SteelSeries App Bug Exploited To Gain Windows 10 Admin Perms

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A security researcher discovered that the official software for installing SteelSeries devices on Windows 10 may be used to get administrator access.

Using a link in the License Agreement screen that is viewed with SYSTEM capabilities, the flaw may be exploited during the device setup process. It is not essential to use a genuine SteelSeries gadget to take advantage of the flaw.

Emulating A Gadget Is Also A Possibility

The finding follows reports that the Razer Synapse program may be exploited to acquire higher access when attaching a Razer mouse or keyboard. These reports came to light over the weekend.

Encouraged by jonhat’s findings, offensive security researcher Lawrence Amer (research team leader at 0xsp) discovered that the SteelSeries device installation software may accomplish the same results.

On Monday, the researcher uncovered a privilege escalation flaw while playing with a new SteelSeries keyboard, allowing him to execute the Command Prompt in Windows 10 with administrative privileges.

However, the SteelSeries program is not limited to keyboards (Apex 7/Pro). It also installs and configures Rival 650/600/710 mice and Arctis 9, Pro headphones from the manufacturer, as well as allowing users to customize the RGB lighting on the QCK Prism gaming mousepad.

Amer began by connecting his keyboard and watching the download progress, which began with the SteelSeries software (SteelSeriesGG6.2.0Setup.exe) being downloaded to the Windows temporary folder.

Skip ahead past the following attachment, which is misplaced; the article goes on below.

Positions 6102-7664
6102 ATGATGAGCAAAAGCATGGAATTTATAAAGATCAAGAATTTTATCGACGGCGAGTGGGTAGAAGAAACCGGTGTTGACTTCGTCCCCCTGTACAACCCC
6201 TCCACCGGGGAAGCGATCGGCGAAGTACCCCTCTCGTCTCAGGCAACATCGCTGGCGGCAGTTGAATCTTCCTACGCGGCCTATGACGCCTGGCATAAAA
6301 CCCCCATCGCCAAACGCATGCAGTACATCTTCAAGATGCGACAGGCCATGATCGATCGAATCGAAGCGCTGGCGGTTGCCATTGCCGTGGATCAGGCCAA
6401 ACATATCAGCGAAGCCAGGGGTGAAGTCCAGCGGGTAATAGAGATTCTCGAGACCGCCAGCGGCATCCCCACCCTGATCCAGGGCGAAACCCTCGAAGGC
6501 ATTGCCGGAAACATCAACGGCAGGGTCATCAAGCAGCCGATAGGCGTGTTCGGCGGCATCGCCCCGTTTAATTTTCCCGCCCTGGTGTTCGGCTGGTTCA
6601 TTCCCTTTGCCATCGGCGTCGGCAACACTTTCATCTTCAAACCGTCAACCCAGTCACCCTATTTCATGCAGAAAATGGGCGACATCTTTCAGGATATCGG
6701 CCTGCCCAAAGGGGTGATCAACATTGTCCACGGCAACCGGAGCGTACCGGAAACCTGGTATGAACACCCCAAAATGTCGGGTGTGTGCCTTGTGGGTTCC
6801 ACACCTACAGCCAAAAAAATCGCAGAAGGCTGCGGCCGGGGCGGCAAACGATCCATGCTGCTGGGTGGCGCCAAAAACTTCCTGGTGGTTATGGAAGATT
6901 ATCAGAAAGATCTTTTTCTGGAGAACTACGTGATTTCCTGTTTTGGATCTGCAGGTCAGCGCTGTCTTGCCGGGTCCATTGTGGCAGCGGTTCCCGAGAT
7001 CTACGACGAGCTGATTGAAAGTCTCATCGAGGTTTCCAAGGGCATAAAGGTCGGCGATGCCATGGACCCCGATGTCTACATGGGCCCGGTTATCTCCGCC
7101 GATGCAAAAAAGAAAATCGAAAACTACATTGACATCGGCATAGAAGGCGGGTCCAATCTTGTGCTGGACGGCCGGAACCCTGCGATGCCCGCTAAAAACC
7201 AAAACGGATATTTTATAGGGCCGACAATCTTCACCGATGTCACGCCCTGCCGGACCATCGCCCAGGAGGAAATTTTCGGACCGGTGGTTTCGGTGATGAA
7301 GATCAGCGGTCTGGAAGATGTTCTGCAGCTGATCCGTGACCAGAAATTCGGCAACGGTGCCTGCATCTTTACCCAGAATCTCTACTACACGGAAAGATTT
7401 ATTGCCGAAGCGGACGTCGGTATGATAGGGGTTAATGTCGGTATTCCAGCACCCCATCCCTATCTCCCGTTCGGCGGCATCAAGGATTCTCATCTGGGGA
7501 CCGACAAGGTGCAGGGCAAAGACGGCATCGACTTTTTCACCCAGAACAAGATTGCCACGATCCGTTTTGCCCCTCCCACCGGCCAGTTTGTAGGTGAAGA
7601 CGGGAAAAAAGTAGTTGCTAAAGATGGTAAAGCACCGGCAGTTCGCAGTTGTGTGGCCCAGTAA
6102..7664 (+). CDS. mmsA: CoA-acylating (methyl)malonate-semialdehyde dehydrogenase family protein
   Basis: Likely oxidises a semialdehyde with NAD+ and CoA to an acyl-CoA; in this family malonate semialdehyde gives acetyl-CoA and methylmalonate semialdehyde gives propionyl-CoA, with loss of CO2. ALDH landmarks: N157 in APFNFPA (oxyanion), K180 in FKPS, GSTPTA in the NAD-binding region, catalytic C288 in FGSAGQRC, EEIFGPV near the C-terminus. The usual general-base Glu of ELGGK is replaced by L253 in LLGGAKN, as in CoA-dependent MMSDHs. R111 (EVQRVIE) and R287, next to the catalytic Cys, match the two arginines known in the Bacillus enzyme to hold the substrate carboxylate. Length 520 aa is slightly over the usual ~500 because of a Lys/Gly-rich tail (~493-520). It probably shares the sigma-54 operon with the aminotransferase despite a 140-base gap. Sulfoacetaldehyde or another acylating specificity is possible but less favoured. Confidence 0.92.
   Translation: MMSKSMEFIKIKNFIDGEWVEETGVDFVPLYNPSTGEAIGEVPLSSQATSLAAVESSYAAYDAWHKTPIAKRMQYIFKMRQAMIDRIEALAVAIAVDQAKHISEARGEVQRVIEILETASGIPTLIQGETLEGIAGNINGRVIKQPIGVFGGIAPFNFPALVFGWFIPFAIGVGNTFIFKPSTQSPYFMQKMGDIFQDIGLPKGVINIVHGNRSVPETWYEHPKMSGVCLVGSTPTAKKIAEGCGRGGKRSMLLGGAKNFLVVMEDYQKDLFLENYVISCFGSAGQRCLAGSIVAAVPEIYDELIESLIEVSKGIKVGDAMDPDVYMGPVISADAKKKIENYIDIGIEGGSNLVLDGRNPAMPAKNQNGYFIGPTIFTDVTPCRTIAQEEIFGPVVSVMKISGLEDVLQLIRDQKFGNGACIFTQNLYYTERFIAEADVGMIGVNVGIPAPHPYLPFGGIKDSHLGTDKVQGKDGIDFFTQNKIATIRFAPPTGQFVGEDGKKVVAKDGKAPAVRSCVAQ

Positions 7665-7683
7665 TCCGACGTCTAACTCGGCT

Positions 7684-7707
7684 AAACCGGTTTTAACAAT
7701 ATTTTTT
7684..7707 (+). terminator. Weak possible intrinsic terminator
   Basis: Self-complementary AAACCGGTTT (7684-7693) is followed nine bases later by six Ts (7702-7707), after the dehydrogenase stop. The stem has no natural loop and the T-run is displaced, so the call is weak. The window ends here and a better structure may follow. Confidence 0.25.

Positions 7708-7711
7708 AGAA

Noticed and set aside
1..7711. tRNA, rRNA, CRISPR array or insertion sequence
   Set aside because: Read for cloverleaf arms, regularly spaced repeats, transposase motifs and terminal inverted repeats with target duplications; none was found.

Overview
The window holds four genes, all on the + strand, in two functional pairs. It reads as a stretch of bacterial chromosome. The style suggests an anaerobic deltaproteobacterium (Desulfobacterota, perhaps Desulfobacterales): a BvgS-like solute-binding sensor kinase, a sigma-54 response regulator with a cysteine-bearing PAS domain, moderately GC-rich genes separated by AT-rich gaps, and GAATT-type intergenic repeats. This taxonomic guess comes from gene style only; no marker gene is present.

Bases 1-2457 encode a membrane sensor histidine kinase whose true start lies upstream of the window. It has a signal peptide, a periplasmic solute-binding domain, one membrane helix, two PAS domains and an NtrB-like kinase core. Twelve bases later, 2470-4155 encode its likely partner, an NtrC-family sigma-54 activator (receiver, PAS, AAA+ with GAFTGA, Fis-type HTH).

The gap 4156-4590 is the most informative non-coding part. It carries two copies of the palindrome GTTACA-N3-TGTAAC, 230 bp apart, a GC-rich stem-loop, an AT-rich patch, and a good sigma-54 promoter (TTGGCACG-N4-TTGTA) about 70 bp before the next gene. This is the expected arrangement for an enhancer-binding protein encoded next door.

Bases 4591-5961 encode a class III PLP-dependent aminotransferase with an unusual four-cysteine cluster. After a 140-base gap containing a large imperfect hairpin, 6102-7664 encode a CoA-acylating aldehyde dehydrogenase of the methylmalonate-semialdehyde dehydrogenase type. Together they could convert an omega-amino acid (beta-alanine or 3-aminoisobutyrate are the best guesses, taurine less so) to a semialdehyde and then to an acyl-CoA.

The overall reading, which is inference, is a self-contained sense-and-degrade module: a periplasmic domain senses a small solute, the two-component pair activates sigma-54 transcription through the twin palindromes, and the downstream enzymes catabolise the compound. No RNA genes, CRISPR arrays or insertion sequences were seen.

This assault does not necessitate the use of a genuine SteelSeries gadget. István Tóth, a penetration testing researcher, has released an open-source script that may be used to test local privilege escalation (LPE) situations by simulating human interface devices (HID) on an Android phone.

The script can effectively imitate both Razer and SteelSeries devices, despite being an experimental version.

Tóth released a video after Amer’s study was published, illustrating that the LPE found by Amer can be accomplished with his USB Gadget Generator Tool.

Picking The Proper Setting

Amer looked for a means to load a missing DLL or EXE from directories available to unprivileged users to discover a weak point, but he couldn’t locate one.

He did note, however, that the device setup software was opened with SYSTEM permissions as soon as he downloaded it. Another process with the greatest privileges opened the door to a new attack vector.

Amer attempted to utilize the same approach that had previously worked for the Razer zero-day bug, but it failed since the installation proceeds without user involvement.

When the License Agreement emerged, it included a link to SteelSeries’ privacy policy, which was a big break for the researcher. The box for selecting a launching app displayed when you clicked on the link.

Amer put the situation to the test in a virtual computer with no file associations set up. Internet Explorer, which started as SYSTEM, was the only process that could open the URL.

It was then only a question of saving the web page in Internet Explorer and launching an elevated privileges Command Prompt from the right-click option of the “Save As” box.

Amer stated that he attempted to notify SteelSeries about the issue but was unable to locate a public bug reward program or a product security contact.

“We are aware of the issue identified and have proactively disabled the launch of the SteelSeries installer that is triggered when a new SteelSeries device is plugged in. This immediately removes the opportunity for an exploit and we are working on a software update that will address the issue permanently and be released soon” – SteelSeries spokesperson said.

Even after the vulnerability has been patched, the researcher claims that it can still be exploited. When connecting in a SteelSeries device, an attacker may save the vulnerable signed executable that was dropped in the temporary folder and use it in a DNS poisoning attack.

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